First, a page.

The opioid crisis knows no bounds when it comes to its negative effects on consumers. But a team of researchers say that even pets might be inadvertently harmed by these drugs.
Study findings show that pets in areas that have more opioid prescriptions are at a higher risk of being accidentally poisoned. The researchers say it’s important that consumers know about these risks so that lives can be saved.
“Based on our multilevel statistical analyses, it appears in U.S. counties where there were more opioids prescribed per capita, there were higher odds of dog opioid poisonings being reported to an animal poison control center compared to other types of poisoning reports,” the team explained. “This might suggest a possible ‘spillover’ effect on human opioid use on pet dogs, but alternative hypotheses concerning pet owner reporting behaviour need to be considered.”
What to look for
The researchers analyzed data from the American Society for the Prevention of Cruelty to Animals’ Animal Poison Control Center (APCC). Between 2006 and 2014, the organization received nearly 190,000 phone calls from pet owners, and the researchers were able to cross-reference those calls with information about opioids, including related deaths and prescriptions.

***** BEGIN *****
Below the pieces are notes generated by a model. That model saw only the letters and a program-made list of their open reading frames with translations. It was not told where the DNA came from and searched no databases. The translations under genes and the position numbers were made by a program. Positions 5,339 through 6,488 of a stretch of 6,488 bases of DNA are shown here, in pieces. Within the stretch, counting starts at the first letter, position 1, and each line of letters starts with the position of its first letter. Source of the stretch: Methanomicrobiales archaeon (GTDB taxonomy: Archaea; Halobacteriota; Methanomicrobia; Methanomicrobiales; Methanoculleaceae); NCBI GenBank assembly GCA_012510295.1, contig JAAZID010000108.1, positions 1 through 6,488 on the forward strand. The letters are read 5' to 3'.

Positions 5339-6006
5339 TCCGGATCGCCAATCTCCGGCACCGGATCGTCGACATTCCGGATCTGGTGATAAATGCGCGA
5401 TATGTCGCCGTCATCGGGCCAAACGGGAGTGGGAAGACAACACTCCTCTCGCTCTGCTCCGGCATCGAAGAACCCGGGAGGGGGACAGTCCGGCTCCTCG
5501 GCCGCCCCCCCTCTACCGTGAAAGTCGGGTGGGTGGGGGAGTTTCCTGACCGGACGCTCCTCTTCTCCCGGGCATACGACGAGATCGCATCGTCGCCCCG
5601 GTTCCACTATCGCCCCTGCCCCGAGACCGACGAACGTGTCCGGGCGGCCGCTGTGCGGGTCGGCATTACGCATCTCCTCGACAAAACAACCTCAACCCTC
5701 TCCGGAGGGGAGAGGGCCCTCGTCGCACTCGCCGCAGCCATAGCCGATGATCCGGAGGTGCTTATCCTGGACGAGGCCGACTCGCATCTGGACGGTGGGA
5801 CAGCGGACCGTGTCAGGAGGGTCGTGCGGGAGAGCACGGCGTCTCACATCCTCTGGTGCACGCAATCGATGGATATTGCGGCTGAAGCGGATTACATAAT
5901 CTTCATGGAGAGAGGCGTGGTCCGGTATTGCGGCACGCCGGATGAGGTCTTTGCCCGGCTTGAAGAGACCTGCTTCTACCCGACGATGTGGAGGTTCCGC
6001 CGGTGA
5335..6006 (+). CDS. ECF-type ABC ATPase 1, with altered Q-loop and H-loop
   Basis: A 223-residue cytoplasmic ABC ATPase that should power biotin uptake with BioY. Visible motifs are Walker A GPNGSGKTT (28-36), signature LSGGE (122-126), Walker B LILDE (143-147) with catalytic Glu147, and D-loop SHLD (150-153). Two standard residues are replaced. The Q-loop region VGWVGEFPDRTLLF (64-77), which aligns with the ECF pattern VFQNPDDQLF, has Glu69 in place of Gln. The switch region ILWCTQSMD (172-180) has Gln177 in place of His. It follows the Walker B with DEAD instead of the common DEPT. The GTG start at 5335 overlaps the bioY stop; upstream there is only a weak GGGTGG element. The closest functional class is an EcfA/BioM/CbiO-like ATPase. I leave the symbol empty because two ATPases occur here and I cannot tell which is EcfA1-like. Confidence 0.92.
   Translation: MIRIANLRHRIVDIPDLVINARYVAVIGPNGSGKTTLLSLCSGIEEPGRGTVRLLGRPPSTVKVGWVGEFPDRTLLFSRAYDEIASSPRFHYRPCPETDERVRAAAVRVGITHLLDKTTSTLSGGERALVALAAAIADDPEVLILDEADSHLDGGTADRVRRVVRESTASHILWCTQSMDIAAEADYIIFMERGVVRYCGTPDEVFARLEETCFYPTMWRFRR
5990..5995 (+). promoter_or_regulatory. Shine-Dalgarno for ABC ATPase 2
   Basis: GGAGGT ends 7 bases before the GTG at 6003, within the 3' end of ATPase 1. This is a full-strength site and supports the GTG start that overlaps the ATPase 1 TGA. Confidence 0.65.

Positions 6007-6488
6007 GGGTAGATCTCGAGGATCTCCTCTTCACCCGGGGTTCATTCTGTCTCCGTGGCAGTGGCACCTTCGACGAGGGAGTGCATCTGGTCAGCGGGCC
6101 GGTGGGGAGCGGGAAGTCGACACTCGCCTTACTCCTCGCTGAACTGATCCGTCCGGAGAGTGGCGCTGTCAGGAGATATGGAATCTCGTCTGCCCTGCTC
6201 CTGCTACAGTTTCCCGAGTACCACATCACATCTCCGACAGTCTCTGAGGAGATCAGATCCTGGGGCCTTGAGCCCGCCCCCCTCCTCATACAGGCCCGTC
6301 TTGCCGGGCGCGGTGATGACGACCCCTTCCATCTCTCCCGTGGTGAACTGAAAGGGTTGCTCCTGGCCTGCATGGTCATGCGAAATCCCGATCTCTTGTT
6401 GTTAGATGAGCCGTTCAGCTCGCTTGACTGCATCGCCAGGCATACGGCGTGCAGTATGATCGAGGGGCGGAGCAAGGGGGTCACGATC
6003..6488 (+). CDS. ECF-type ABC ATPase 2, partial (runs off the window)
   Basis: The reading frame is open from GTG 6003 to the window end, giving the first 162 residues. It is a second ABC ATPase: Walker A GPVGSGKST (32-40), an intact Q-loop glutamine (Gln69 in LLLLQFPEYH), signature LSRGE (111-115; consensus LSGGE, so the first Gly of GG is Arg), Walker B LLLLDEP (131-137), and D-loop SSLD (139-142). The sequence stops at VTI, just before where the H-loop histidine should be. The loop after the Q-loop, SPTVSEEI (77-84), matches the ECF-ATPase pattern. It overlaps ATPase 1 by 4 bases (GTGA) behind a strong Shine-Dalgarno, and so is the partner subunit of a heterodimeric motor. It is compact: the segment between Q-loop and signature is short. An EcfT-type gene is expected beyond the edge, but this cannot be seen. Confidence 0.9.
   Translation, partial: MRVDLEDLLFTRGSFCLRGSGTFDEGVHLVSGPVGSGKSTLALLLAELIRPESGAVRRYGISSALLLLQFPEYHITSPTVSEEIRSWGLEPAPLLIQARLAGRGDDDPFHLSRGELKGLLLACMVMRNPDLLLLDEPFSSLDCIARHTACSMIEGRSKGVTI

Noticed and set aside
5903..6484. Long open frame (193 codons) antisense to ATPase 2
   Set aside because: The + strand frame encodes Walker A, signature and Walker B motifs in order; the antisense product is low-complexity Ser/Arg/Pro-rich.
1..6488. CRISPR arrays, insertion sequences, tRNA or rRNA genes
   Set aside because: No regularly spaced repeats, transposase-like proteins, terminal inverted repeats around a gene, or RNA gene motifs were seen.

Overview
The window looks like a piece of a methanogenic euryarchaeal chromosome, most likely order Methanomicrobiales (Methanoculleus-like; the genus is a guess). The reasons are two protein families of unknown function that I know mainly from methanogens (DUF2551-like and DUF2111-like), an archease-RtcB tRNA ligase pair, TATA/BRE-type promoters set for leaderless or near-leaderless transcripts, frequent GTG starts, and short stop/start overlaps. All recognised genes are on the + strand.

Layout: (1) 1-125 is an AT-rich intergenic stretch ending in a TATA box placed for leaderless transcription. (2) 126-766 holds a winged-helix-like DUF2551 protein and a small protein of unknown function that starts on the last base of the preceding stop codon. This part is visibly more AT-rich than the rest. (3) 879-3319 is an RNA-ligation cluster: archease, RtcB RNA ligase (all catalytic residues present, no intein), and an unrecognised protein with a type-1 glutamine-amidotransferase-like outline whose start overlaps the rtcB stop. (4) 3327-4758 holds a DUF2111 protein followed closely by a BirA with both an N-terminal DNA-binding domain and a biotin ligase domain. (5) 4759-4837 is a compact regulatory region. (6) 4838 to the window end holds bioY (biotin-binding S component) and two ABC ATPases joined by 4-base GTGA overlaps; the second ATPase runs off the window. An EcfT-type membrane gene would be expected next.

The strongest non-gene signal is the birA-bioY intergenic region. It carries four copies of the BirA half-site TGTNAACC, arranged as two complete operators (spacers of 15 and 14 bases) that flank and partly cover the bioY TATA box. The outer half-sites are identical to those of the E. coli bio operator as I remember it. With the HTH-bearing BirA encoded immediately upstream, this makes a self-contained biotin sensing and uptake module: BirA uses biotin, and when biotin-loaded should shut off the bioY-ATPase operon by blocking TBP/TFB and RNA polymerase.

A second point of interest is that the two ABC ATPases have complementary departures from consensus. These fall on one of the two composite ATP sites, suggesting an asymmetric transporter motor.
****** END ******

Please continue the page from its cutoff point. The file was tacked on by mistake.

While certain trends emerged when it came to pets being accidentally poisoned, one positive finding of this study was that these calls started declining in 2008 and continued declining until the study ended in 2014. However, it’s important for consumers to know potential risk factors so they can prevent their pets from being harmed.
In addition to happening in areas with more opioid prescriptions, the study also revealed that calls about opioid poisonings were more likely when the dog hadn’t been neutered, as well as for dogs that were younger or smaller.
While the researchers could speculate about how the relationships formed between these risk factors, they explained that further research is needed to really pin down the specifics. However, they do hope that pet owners take these findings seriously, as staying informed is the best way to help prevent a fatal accident.